People often question the value, methods and merits of a sport psychologist. In fact this area of sporting expertise still remains taboo for an awful lot of sports people including some professionals. When broaching this subject with a PGA golf European Tour professional golfer recently, he revealed that it was an area he had yet to engage in.
Many coaches often use pep talks from motivational speakers or former “greats” to give their players a “lift” or a “boost” before they play a big game. Many coaches also equate sport psychologists to such motivational speakers and many would look for a former great to boost their team over a qualified sport psychologist. While a motivational speaker can lift morale to a certain extent with what is often their own personal “good news story”, their long term effect is more often than not negligible. Players walk out the door on a high but a week later will have forgotten what was said with the initial boost disappeared. Very rarely would an athlete leave such a talk with a clear plan or mental strategies or skills to improve their performance.
A sport psychologist on the other hand uses applied psychological scientific research to inform their actions and interventions to solve or improve actual performances issues. Most sport psychologists would be capable of offering services in and around the areas of
(2) Anxiety, performance stress & motor control
(3) Relaxation & deep breathing
(4) Effective goal setting
(5) Mental Skills Training (visualisation / imagery / self-talk)
(6) Team building & group cohesion.
(7) Injury and Rehabilitation.
(8) Post Career Transition.
If, for example, a player had issues with performing on the big day, a sport psychologist could implement strategies to alleviate nervousness and relieve the feelings of tension and anxiety in a players performance. If a player was not getting the most out of themselves on the pitch it could be through lack of motivation or focus, an effective goal setting or attentional focus strategy could be implemented to address these issues. Likewise, if a player was having issues with a closed skill task in high pressure situations (golf, rugby place kick, GAA free kick, basketball free throw etc), a sport psychologist might implement a “self talk” strategy to improve attentional focus, increasing percentage success, confidence and performance.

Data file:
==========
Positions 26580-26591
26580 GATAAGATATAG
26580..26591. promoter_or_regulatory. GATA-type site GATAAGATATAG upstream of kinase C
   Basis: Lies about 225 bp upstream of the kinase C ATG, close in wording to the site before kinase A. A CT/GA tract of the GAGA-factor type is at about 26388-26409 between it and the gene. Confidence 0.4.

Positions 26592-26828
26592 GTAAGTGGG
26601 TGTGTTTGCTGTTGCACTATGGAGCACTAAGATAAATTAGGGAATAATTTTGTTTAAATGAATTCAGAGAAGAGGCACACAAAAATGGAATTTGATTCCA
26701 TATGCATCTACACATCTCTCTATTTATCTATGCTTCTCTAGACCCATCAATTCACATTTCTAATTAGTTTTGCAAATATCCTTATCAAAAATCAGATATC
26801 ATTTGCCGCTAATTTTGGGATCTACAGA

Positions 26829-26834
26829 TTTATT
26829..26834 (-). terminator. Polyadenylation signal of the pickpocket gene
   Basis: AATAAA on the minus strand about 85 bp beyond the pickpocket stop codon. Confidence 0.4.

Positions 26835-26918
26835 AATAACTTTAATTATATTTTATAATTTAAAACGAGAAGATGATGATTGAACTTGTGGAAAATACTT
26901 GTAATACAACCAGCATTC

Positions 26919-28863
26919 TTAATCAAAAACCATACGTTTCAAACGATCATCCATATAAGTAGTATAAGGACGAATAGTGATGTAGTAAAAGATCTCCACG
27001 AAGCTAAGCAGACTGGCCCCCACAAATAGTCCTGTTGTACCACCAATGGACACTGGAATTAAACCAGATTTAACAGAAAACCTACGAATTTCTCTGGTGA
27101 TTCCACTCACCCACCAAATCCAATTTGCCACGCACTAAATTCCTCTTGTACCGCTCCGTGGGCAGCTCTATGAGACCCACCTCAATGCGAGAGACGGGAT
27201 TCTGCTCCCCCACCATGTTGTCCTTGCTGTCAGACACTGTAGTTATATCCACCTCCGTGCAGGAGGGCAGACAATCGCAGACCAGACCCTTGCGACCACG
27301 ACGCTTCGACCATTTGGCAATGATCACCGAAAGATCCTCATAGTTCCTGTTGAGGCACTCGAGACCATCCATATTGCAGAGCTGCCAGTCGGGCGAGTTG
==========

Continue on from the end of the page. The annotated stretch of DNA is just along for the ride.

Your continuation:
All of these areas are grossly ignored by the many “inspiring” motivational speakers on the circuit who often have little more than a feelgood story to tell. As you part with your cash, there may be feelings of good things ahead, but with no implemented strategy behind the motivational jargon, there is rarely a tangible benefit to an athlete’s or team’s performance. In essence, you wont get much “bang” for your “buck”.
So before clubs go spending good hard earned cash on a motivational speaker that will “get the lads psyched”, consider these questions;
What exactly is the team going to get from the talk?
Will it help the team to better deal with feelings of anxiety during performance?
How is it going to improve the team on the field of play?
How is it going to improve team cohesion and/or attentional focus?
Are the team members leaving the session with clear goals of what they need to do to win impending game?
If the answer to these questions is an unequivocal support for the merits of a motivational speaker, then go ahead and spend your money. If not, try somebody who is qualified and knows what they are talking about.
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